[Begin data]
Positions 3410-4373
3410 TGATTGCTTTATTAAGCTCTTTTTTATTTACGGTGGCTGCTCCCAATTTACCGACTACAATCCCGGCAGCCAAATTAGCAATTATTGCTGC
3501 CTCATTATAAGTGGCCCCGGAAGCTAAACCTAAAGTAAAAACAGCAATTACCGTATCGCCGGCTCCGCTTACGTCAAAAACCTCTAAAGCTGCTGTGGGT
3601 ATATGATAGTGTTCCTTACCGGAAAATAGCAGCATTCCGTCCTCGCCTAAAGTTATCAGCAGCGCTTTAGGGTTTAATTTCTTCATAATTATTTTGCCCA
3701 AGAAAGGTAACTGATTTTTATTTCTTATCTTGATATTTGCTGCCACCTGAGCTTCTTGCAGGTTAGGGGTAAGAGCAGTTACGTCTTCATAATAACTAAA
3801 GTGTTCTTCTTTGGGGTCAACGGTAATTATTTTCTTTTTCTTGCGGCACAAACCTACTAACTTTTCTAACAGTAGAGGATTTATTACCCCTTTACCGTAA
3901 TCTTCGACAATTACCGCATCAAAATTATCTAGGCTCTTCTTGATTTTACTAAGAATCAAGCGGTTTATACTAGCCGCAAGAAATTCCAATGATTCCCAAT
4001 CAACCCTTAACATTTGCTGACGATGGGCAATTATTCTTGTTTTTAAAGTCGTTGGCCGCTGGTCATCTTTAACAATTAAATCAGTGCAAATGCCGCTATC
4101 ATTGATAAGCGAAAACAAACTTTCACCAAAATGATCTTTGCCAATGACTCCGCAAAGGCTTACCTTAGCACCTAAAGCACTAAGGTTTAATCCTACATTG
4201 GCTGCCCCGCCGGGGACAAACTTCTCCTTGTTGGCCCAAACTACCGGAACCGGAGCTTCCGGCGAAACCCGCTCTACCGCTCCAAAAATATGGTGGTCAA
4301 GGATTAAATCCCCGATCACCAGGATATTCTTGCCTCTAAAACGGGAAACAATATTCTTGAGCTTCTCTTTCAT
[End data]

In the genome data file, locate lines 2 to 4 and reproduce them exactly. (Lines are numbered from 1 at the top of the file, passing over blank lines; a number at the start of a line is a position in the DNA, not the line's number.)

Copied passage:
3410 TGATTGCTTTATTAAGCTCTTTTTTATTTACGGTGGCTGCTCCCAATTTACCGACTACAATCCCGGCAGCCAAATTAGCAATTATTGCTGC
3501 CTCATTATAAGTGGCCCCGGAAGCTAAACCTAAAGTAAAAACAGCAATTACCGTATCGCCGGCTCCGCTTACGTCAAAAACCTCTAAAGCTGCTGTGGGT
3601 ATATGATAGTGTTCCTTACCGGAAAATAGCAGCATTCCGTCCTCGCCTAAAGTTATCAGCAGCGCTTTAGGGTTTAATTTCTTCATAATTATTTTGCCCA